According to him, MFDB gives better IQ, but his clients are not willing to pay extra for better IQ. Usage of his photographs are for magazines, corporate brochures and 24x30 prints.

  4. #4
    Subscriber Member kit laughlin's Avatar
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    Re: Best format for architecture

    And the wonderful thing about Canon's TS lenses is the independent axes... I really disliked the Nikon approach to this.

    If I were in this market these days, I'd be using whichever Canon body gave you the best Live View interface; IMHO, only Live View at 100% gives you the focussing accuracy you need for getting tilt right. I used Nikon's 24 TS with the axes aligned for my interior work, on a D3 and/or D700, as well as the 14–24/2.8. Clients liked the results (and like the reference to Steve W., above) my work only appeared in architect's portfolios, web site, and brochures, and the results held up well. I would think one of the latest Canon bodies plus their TS lenses would be an excellent start.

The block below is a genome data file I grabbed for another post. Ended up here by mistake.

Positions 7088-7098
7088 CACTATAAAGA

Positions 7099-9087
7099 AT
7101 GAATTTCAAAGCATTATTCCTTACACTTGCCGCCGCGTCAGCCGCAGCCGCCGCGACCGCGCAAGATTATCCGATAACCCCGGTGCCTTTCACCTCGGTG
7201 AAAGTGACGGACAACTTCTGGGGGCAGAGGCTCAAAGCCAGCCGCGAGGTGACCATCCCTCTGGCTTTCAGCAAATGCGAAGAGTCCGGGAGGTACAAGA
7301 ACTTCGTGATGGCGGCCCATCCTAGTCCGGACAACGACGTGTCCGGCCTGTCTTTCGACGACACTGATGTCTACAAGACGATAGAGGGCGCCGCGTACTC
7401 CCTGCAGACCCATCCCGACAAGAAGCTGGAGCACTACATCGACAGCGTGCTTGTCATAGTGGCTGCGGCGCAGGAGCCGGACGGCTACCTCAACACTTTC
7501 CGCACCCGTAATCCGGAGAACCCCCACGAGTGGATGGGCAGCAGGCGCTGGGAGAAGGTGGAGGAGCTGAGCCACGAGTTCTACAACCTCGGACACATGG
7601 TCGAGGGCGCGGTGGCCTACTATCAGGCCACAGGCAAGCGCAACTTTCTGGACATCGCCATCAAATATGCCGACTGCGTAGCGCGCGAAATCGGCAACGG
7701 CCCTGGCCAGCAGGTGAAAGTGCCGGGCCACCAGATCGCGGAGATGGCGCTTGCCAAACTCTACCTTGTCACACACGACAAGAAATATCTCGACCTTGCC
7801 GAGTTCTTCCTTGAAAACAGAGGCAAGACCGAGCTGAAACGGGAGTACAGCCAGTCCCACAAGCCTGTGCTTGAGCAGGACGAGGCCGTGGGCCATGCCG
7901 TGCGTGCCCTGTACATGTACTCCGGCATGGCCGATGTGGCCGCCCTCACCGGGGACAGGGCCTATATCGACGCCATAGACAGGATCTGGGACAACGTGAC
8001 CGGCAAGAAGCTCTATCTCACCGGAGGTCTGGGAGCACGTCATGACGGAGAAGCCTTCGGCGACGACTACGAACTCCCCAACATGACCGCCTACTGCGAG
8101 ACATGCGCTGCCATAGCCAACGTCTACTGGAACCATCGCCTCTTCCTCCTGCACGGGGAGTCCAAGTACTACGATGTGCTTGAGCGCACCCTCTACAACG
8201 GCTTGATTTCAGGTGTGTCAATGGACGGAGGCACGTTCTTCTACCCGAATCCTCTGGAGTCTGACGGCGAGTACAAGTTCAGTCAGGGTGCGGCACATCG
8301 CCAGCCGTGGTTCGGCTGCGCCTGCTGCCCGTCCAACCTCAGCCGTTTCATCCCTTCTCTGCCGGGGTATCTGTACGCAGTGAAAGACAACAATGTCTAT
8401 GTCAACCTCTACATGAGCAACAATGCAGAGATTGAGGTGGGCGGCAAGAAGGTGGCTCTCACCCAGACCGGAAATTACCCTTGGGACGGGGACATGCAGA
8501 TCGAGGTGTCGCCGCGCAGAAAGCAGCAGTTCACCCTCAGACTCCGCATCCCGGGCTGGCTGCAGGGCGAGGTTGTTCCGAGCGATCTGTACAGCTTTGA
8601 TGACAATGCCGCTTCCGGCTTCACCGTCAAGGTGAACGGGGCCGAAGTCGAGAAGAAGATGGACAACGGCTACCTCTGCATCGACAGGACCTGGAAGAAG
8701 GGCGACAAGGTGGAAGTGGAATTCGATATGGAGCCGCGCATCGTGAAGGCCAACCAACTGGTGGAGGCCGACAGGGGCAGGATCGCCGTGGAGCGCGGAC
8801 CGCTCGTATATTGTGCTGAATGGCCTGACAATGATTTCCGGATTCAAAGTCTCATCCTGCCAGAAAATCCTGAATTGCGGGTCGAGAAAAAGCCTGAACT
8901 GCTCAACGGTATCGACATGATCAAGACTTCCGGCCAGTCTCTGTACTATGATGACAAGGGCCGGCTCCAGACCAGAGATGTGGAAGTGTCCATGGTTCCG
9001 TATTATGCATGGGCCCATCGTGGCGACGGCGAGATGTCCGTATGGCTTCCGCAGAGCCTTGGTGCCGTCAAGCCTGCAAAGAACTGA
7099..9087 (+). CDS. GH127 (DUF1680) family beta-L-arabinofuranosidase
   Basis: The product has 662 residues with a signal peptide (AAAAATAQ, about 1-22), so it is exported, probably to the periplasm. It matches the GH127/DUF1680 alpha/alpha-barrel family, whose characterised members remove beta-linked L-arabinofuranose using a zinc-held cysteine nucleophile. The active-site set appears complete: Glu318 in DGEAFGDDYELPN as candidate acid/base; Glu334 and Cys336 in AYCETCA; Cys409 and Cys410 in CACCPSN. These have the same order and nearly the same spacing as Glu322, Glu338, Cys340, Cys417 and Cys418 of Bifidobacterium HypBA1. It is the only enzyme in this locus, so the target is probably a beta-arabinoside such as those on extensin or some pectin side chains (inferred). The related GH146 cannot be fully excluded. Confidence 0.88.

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    Administrator, Instructor Guy Mancuso's Avatar
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    Re: Best format for architecture

    Quote Originally Posted by subrata1965 View Post
    Is it for business or hobby?

    I know personally one of the local photographer Steve Whittake. He is one of the Director of ASMP.

    In film days, he was using 4x5, and now he is using Canon 1Ds MK III and 3 TS lenses.